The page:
How to choose a legal representative in the event of commercial conflict
The appointment of a legal representative to act on the behalf of another person is a very common practice, particularly for those suffering from a long-term illness.
For those considering giving a power of attorney to a legal representative to take charge of their affairs, it is important though to know the limitations of that power. The keyword is limited or specific. Both parties need to know what is being authorized so that a person’s wishes can be carried out faithfully and effectively.
Authorizing Power of Attorney for a Legal Representative
By affording power of attorney, one person is allowing another to act on his or her behalf. This includes making decisions, signing documentation, or simply giving instructions.
Usually, this power is awarded for a specific purpose, such as the inability to give informed consent, therefore it is up to the person giving the authorization to a legal representative to specify the reasons behind their decision.
It is always best to seek legal counsel before signing any documentation or contract and to review how much say they want someone to have over their affairs.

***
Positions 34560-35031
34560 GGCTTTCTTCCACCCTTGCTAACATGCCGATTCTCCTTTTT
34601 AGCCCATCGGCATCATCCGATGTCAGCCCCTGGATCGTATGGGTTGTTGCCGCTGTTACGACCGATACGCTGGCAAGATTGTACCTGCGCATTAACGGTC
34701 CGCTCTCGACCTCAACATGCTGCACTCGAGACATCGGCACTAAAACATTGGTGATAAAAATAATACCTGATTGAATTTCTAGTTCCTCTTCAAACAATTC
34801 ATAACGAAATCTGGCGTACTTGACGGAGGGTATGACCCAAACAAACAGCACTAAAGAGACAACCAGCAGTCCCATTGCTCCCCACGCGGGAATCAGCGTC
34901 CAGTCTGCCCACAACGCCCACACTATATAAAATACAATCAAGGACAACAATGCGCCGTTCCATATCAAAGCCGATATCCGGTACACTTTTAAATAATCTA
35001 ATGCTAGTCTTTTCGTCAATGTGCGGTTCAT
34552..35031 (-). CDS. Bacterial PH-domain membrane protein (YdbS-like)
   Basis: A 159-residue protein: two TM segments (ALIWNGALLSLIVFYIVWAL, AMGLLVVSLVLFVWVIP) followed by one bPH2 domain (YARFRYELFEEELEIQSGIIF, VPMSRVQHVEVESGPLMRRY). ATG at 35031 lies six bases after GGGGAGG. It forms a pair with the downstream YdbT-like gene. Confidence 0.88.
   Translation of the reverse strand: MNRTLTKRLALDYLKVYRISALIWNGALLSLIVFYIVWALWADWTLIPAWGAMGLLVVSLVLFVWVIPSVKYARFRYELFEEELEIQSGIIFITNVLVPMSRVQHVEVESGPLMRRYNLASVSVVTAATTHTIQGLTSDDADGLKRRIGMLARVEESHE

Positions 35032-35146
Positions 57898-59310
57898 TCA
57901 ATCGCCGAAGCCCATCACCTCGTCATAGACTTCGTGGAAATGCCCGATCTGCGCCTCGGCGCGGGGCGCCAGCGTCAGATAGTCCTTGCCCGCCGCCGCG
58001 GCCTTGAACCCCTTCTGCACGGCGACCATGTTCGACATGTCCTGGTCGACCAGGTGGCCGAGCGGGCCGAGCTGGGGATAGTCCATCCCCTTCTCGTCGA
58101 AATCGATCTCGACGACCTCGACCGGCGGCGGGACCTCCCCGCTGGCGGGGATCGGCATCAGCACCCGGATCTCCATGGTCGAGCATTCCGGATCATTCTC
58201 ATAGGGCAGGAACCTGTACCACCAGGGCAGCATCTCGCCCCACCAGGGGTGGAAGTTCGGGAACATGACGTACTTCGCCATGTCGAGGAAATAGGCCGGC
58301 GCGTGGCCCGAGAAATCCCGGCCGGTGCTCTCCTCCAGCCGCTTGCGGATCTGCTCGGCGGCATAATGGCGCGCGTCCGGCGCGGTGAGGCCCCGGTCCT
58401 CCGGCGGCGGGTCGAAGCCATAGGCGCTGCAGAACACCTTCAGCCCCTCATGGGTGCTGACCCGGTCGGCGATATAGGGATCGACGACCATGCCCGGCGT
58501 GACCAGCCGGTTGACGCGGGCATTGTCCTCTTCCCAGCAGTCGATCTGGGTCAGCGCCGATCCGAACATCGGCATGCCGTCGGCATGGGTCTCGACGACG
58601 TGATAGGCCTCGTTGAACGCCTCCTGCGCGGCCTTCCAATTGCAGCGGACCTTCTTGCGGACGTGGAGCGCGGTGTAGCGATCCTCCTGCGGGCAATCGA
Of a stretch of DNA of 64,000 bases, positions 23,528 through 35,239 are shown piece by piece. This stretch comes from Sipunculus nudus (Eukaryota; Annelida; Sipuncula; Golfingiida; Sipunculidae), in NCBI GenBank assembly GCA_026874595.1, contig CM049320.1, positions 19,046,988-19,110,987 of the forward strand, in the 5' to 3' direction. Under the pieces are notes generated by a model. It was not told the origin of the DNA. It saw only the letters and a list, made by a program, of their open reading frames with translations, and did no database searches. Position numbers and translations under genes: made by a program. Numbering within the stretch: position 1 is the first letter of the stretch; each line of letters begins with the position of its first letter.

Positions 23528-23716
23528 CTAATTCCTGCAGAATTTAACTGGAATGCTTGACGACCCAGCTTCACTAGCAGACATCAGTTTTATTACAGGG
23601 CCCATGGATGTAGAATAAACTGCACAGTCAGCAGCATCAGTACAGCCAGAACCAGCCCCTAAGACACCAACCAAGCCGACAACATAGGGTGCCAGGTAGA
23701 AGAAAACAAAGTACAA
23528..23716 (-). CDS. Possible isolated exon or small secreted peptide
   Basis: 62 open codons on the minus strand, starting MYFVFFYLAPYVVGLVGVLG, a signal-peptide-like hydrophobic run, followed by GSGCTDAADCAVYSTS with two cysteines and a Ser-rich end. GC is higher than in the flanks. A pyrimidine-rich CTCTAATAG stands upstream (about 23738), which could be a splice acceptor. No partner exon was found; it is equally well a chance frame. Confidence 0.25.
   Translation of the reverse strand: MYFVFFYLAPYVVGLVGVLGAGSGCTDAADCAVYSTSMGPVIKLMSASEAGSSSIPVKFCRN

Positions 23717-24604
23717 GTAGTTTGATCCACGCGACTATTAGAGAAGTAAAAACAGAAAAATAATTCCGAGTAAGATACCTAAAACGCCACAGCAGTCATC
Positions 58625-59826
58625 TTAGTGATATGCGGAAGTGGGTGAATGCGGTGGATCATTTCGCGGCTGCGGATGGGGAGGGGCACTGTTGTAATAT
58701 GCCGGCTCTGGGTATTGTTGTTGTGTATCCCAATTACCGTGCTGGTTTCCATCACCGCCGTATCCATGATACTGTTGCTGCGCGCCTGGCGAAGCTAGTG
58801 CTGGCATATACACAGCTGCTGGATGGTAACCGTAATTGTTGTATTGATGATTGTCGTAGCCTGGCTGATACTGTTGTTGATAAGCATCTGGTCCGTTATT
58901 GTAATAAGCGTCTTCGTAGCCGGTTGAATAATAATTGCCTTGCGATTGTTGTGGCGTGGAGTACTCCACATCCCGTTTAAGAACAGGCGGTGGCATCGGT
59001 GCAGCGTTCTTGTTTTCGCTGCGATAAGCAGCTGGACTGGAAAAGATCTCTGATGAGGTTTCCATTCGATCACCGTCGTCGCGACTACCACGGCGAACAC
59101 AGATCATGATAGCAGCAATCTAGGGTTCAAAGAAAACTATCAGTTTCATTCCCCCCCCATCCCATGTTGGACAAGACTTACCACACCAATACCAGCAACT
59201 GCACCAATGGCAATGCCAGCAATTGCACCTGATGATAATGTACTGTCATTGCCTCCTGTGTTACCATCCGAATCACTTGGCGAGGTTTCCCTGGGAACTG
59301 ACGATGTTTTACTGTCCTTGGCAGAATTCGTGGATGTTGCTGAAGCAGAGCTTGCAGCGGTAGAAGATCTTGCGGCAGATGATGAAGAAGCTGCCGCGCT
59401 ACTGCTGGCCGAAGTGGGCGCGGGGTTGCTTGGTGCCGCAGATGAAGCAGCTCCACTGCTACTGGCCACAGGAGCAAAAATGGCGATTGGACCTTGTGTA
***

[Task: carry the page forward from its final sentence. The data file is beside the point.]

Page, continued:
Limiting the Use of Power
Oftentimes, power of attorney is issued in situations where a person will be absent or unable to give their consent personally. This can be as a result of the inability to be in a certain location at a certain time or illness. For this reason, it is possible limit the authority to a single area of activity, such as the handling of a sale, investment, or will.
It pays to know that the legal representative representing the first party is familiar with the task at hand, therefore if the matter is financial, that person may want an investment adviser to represent them.
Power of attorney does not grant a legal representative the freedom to represent the interest of another at will but rather it means that they are obligated to carry out that person’s wishes as requested or to the best fo their knowledge.
It is worth ensuring that any authority afforded is specific to a particular task and has a timeframe so that the best possible advocate is appointed and that they have the most up-to-date information possible.
Revocation clauses allow the person granting authorization to void any mishandling of their interests or to simply revoke the authorization if it is no longer needed. This should guard that person’s rights and wishes, should the need arise.